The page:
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dc.contributor.authorTomblin, Jordanna
dc.date.accessioned2008-04-21T16:35:17Z
dc.date.available2008-04-21T16:35:17Z
dc.date.issued2008
dc.identifier.urihttp://hdl.handle.net/10920/4709
dc.description.abstractThe growth in population and migration from rural to urban areas (urbanization: “process of population concentration” (Tisdale, 1942, p.1)), has greatly affected the way food is grown and distributed. The United Nations Population Division reported that by the year 2007 “more people will be living in cities around the world than in rural areas … the world’s population topped 6.4 billion people in 2005, more than twice as many people than populated the Earth in 1950” (Nierenberg, 2007, p.74). “Assuming the 1990’s rates of growth continue, the urban populations in developing countries will double to nearly four billion by 2020” (Regmi and Gehlhar, 2001, p.4). This increase has altered consumer demands, affecting the way the food and agriculture industries handle production and distribution, and has reduced the amount of production by local farmers.en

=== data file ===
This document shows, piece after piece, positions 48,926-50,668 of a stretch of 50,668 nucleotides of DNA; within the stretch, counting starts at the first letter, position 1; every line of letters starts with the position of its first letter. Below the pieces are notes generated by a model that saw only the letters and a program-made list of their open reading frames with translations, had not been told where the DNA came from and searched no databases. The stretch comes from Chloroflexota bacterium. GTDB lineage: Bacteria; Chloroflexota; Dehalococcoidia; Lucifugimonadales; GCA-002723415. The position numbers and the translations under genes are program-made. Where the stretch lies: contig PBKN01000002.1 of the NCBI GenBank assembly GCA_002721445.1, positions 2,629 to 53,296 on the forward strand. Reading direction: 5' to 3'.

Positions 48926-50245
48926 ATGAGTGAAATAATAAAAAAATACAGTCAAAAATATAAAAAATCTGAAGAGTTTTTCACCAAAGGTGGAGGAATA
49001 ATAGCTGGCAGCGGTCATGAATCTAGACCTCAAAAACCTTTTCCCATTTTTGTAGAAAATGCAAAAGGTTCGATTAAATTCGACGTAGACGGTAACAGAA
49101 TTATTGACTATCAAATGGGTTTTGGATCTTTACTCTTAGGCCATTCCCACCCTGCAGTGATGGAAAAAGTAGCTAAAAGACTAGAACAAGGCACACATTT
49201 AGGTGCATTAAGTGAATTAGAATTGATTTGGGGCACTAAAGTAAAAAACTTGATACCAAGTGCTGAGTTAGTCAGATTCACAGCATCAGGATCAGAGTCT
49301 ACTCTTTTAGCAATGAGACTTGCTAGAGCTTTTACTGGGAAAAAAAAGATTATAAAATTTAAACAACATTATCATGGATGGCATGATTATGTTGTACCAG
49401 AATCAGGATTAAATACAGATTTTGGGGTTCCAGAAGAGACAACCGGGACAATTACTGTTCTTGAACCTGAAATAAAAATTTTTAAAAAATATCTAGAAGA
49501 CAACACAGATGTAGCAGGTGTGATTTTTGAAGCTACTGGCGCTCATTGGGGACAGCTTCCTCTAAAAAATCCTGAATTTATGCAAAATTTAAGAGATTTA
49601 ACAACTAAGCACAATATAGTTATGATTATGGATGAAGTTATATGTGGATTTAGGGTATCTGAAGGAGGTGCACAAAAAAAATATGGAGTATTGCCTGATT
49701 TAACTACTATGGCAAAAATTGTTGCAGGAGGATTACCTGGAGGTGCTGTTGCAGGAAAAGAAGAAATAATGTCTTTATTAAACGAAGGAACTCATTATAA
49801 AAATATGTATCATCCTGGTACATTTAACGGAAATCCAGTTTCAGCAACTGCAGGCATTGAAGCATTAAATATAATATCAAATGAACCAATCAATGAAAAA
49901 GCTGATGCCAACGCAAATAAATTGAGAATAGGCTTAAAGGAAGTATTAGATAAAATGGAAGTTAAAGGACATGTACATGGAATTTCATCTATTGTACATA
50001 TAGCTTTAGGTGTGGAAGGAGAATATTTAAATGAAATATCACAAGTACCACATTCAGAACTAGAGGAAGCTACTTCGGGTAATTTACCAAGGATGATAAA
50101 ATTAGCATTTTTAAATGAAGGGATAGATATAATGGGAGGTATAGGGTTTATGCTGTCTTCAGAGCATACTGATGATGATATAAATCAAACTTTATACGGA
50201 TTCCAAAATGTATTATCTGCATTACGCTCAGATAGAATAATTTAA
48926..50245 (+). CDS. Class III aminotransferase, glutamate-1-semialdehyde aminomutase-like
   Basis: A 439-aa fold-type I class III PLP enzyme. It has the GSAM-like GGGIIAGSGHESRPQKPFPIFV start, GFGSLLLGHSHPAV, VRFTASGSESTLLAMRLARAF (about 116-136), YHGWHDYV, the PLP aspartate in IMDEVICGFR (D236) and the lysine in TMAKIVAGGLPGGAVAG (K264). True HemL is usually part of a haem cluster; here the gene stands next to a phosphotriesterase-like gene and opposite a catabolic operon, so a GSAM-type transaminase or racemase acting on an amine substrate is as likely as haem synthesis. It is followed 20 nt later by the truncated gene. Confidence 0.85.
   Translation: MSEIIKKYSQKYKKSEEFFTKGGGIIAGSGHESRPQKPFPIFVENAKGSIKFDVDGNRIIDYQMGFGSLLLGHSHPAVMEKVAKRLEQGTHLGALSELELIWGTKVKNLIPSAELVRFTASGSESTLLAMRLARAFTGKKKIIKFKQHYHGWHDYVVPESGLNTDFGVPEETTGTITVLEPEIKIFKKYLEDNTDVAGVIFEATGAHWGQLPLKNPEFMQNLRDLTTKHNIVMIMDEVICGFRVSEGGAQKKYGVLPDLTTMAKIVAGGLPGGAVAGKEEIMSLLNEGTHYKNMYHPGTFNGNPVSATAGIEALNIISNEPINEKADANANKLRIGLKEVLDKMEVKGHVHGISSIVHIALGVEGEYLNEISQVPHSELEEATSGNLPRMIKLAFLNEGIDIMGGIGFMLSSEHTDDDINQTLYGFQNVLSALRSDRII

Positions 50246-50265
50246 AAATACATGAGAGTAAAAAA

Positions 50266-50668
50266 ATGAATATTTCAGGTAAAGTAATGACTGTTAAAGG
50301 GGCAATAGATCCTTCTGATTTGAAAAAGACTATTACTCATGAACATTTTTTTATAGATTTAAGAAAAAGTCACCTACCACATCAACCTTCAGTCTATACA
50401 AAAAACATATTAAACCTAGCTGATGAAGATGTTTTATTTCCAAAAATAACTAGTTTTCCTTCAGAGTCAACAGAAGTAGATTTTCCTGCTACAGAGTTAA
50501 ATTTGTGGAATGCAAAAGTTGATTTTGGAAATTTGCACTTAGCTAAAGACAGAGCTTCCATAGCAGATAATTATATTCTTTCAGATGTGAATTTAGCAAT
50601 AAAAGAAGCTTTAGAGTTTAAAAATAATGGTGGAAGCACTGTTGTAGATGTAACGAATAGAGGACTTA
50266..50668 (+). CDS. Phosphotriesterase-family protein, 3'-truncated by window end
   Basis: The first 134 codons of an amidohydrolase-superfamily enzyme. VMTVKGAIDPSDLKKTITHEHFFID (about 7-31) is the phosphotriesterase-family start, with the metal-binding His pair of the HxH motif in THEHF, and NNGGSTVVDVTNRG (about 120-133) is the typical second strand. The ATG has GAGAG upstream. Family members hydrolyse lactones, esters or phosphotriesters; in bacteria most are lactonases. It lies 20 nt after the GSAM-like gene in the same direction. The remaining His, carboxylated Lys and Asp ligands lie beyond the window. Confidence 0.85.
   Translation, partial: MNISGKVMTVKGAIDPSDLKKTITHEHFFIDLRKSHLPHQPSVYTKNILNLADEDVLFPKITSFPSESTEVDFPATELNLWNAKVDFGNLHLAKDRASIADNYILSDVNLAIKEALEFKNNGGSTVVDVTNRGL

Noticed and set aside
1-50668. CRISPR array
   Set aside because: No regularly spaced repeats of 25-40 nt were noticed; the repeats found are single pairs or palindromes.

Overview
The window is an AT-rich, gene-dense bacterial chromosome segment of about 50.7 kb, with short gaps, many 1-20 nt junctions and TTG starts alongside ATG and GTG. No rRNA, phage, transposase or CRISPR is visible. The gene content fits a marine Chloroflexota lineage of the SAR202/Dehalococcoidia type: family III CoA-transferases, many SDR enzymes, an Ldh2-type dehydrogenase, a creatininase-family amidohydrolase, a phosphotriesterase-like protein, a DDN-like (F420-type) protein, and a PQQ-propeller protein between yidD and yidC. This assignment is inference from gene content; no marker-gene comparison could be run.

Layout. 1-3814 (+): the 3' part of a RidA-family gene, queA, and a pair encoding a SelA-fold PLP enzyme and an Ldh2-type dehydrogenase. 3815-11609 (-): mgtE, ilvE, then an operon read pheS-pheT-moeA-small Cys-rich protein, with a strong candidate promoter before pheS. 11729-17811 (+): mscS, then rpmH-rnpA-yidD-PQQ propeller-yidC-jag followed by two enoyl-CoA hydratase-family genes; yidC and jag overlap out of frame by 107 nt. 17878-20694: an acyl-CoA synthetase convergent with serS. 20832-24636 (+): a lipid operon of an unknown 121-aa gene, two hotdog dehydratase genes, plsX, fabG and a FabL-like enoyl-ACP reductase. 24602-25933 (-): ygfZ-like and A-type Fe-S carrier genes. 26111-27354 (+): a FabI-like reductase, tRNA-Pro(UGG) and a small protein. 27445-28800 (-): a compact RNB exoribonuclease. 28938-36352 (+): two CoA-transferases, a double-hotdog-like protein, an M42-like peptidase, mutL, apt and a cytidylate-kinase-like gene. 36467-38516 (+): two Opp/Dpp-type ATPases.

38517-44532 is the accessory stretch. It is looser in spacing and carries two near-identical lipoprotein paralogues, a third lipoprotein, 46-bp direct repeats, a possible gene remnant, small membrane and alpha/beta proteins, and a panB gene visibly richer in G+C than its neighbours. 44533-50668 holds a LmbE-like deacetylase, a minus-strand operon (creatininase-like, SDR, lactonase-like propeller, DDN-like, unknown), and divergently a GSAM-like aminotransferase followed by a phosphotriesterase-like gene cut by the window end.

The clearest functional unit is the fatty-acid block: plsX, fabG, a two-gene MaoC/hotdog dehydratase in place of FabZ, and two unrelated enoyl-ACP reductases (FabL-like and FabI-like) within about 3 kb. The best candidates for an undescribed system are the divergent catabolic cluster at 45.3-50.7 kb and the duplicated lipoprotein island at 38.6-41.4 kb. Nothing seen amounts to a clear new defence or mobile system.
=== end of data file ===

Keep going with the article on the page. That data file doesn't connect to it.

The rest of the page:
dc.language.isoen_USen
dc.titleHome Cooked Meals: The Negative Consequences of Food Globalization and Movement Toward Local Farmingen
dc.typePresentationen


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  • Hightower Symposium Posters [196]
    Sociology/Anthropology and Human Development & Social Relations (HDSR) students formally present their SIPs at the Hightower Symposium in senior spring. Abstracts are generally available to the public, but PDF files are available only to current Kalamazoo College students, faculty, and staff.

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